WHEN & WHERE: Tuesdays and Thursdays, 2:40 - 4 p.m., Lentz House 204

What’s a professor to do when fast-changing current events directly impact the content of a seminar they are teaching? Visiting Assistant Professor of Legal Studies and Sociology Kyla Bender-Baird faced this issue head-on at the start of her special topic course “Gender, Sexuality and the Law,” which was offered this fall as part of Kenyon’s program in law and society.

After an introduction to legal rights and norms, students dive into case studies tracing the history of marriage equality, reproductive rights, and laws against employment discrimination and hate crimes. 

“We look at the role of courts in the democratic process, and part of that is the precarity of rights — that most of our rights have been secured through a court case, which only takes another court case to overturn,” Bender-Baird said. 

The Supreme Court’s recent ruling overturning Roe v. Wade scrambled Bender-Baird’s syllabus as half a century of settled law was upended. She plans to have students research the state of abortion rights in their home states, “figuring out what is going on at this very moment, knowing that it probably will change tomorrow.”

“Rights can be rather abstract, but part of the goal of the class is to make them more tangible and to give students some different ways of (connecting them) to their own political values and personal lives,” Bender-Baird said.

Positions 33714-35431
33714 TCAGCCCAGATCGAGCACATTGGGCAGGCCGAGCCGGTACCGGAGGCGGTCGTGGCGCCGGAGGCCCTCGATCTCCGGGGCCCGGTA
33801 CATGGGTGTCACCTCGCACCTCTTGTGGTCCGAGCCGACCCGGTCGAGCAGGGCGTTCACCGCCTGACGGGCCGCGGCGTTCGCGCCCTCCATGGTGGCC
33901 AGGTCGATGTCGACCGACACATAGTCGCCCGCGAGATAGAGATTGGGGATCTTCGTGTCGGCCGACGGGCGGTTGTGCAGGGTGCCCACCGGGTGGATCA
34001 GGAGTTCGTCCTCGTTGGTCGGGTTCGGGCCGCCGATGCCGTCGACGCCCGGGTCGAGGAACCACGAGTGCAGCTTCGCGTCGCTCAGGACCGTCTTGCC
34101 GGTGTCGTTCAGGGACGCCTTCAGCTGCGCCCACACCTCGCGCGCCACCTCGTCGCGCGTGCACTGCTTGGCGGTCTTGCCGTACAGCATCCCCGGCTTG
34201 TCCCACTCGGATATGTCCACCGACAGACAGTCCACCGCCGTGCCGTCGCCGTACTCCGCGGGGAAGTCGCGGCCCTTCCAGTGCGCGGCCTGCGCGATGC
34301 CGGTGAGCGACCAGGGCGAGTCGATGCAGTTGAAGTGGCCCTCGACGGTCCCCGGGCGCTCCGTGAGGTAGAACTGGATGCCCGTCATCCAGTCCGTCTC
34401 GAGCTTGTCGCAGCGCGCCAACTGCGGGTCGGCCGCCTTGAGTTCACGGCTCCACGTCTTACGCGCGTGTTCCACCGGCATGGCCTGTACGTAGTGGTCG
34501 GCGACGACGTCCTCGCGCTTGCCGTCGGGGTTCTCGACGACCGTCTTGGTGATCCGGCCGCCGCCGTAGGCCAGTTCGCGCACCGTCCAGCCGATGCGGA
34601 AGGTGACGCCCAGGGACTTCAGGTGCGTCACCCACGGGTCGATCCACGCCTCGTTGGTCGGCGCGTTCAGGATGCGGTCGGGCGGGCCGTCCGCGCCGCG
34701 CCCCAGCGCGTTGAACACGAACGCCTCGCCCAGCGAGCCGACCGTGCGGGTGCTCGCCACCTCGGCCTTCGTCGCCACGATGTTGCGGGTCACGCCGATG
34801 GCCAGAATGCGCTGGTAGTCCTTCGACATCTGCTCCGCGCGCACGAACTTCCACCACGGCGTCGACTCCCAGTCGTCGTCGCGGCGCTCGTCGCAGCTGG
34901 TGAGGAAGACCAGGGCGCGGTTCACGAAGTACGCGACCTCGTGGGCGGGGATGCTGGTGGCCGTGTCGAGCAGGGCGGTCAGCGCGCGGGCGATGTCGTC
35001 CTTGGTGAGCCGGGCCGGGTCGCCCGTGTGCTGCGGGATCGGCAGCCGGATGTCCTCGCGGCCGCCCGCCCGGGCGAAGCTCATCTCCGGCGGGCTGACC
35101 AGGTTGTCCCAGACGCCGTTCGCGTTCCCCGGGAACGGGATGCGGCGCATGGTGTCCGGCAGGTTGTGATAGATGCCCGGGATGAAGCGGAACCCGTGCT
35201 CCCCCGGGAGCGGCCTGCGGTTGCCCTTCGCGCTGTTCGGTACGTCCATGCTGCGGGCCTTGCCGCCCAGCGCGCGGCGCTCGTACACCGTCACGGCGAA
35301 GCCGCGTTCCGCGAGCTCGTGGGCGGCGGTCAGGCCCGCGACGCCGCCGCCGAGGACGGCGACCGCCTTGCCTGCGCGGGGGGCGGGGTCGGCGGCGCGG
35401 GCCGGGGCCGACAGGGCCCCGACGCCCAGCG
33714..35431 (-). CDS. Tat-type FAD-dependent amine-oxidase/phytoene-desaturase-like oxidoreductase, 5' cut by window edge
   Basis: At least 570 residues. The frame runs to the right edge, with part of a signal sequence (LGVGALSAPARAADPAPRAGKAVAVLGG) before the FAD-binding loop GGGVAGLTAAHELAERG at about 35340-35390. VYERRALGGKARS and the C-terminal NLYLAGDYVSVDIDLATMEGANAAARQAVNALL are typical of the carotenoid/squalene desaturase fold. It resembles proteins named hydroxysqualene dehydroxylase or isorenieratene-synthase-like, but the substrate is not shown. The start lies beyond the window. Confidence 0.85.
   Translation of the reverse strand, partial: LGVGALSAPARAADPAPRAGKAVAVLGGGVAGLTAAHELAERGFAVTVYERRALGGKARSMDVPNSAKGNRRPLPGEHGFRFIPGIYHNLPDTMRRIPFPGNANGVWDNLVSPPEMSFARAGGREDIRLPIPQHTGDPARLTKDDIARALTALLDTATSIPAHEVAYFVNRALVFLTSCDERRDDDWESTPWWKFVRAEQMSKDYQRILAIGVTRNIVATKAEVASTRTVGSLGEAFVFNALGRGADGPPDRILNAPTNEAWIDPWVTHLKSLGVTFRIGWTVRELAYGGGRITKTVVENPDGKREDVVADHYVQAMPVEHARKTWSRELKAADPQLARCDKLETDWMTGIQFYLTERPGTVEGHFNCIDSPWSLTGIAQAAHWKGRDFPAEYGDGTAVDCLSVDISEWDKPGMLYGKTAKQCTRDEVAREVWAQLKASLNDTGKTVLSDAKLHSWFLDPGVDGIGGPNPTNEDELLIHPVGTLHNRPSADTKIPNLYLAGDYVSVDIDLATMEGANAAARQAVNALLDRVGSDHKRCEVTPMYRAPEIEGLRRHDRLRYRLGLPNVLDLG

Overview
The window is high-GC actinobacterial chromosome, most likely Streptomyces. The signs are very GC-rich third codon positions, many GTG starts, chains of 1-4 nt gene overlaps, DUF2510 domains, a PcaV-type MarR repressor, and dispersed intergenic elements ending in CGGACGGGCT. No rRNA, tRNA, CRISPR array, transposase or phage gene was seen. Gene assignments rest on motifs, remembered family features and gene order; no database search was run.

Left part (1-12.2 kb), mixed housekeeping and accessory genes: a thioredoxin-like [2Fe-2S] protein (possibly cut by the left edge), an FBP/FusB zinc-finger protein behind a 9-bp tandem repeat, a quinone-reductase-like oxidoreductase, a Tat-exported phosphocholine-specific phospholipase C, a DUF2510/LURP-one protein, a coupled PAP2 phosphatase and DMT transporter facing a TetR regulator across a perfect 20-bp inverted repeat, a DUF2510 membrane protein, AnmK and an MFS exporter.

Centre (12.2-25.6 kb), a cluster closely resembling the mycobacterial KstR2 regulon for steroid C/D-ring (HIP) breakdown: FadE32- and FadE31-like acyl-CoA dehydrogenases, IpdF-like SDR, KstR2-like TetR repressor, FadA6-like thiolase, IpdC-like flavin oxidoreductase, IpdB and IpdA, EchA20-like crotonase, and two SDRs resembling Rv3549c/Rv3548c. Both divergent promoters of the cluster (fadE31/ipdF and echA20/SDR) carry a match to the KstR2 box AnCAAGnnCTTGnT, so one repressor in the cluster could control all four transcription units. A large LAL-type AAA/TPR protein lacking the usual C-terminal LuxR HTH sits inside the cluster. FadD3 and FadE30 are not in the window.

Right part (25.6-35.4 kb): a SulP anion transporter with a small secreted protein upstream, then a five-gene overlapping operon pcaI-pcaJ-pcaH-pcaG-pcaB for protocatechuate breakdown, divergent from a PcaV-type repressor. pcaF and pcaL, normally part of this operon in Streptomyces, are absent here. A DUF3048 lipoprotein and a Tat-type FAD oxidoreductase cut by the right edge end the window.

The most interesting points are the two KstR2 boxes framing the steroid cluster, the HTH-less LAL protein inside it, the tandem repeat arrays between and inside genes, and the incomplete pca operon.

She requires first-year students to meet with her during her office hours to help them break through any hesitation about asking faculty members for help. As for coursework, Bender-Baird eschews long term papers, noting that students often get more caught up in making a page count than making an argument. Instead, she has students pen weekly scholarly notes that encourage critical analysis of texts. “Students tend to read for things they find interesting or things they don’t understand, which is also important,” Bender-Baird said, “but ‘what is the argument?’ is the number one thing you need to be focusing on.”

After honing those skills, students write op-eds that integrate multiple sources into essays of under 1,000 words. In addition to giving students the chance to engage in public discourse and share their perspectives, the assignment comes with an additional incentive, one that no one has yet taken Bender-Baird up on.

“If they actually pitch and publish their op-ed, they get an automatic A+ in the class,” Bender- Baird said. “If they complete all of the other work.” 

Recommended Reading

“Sex Is as Sex Does” by Paisley Currah

“What’s Wrong With Rights” from “Normal Life: Administrative Violence, Critical Trans Politics, and the Limits of Law” by Dean Spade 

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